Evaluation of a multiprofessional learning organisation: use of a questionnaire to investigate the learning experiences of a group of undergraduate pharmacy students attached to primary care
PURPOSE OF THE RESEARCH:
This paper reports on the evaluation of the educational benefits to third-year MPharm students attached to four Nottingham inner-city training practices as part of the first cohort of learners to come to a multiprofessional learning organisation (MPLO). The aim was to identify areas of benefit above and beyond those available at their core course in order to identify areas for further study.
This study used a mixture of both quantitative and qualitative methods to generate ideas through grounded theory. It used a hermeneutic approach to define multiprofessional learning and professional roles.
A questionnaire was developed and all students were invited to complete it at the end of their attachments. It was analysed using an SPSS computer package.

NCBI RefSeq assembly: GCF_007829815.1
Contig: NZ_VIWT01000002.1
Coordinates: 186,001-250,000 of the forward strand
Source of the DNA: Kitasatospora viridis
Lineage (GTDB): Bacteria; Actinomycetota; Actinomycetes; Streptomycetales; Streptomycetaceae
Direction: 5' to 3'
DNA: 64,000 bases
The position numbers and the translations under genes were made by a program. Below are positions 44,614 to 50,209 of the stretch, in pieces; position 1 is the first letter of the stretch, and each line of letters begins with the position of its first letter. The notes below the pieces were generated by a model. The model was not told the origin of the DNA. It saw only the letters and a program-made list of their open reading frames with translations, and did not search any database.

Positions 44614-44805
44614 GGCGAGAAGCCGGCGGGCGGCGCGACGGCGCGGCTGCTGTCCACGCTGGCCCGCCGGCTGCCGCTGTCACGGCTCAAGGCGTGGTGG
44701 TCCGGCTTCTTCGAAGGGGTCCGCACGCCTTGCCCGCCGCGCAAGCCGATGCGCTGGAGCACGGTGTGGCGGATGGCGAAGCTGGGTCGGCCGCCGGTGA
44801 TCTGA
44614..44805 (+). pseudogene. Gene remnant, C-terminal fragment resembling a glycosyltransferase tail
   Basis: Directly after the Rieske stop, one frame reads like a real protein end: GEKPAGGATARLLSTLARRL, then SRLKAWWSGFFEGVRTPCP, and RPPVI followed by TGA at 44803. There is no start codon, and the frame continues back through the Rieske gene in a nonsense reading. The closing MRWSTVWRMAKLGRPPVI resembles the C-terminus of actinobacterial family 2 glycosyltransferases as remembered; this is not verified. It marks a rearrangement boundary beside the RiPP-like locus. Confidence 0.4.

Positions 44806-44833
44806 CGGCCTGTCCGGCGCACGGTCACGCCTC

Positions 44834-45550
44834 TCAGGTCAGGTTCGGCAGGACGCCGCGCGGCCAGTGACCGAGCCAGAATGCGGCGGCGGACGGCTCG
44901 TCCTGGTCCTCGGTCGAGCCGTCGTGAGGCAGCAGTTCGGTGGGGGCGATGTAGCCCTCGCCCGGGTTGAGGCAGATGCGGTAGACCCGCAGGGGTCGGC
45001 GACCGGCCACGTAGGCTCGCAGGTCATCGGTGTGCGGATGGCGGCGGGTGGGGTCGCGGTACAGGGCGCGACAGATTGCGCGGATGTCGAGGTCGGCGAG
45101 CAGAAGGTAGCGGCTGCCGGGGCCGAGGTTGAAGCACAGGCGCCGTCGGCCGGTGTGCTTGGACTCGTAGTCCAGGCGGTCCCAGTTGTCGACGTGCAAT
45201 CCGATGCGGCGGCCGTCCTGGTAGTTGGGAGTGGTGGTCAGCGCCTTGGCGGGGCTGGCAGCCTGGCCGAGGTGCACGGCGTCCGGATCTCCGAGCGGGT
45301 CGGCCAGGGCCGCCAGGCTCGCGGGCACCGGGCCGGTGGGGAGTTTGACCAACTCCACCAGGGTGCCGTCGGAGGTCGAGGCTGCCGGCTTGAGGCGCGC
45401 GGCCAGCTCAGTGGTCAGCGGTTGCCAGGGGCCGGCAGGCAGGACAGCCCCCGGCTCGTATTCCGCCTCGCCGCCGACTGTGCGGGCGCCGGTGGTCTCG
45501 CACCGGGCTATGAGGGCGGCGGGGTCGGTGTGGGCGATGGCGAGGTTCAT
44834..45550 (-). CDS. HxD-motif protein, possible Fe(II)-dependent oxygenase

The main benefits perceived by pharmacy students were concerning development of professional role, behaviour in the field (legitimate peripheral participation) and emergence of professional identity. From the findings the authors have described an MPLO as 'an educational enterprise between different professions which has an ethos of mutual co-operation and understanding of each other's roles, emphasises communication and idea sharing and exists within a environment of 'smooth systems functioning". • An MPLO can be defined as: 'an educational enterprise between different professions which has an ethos of mutual co-operation and understanding of each other's roles, emphasises communication and idea sharing, and exists within a environment of 'smooth systems functioning'. • Neophyte professionals want to practise interprofessional behaviour. • Professional identity is enhanced when group differences are emphasised and the move to homogenise professional groups through interprofessional working may not be successful. • Educators must help learners challenge professional stereotypes and enable them to develop flexibility to meet future challenges.
PubMed URL: http://www.ncbi.nlm.nih.gov/pubmed/21144176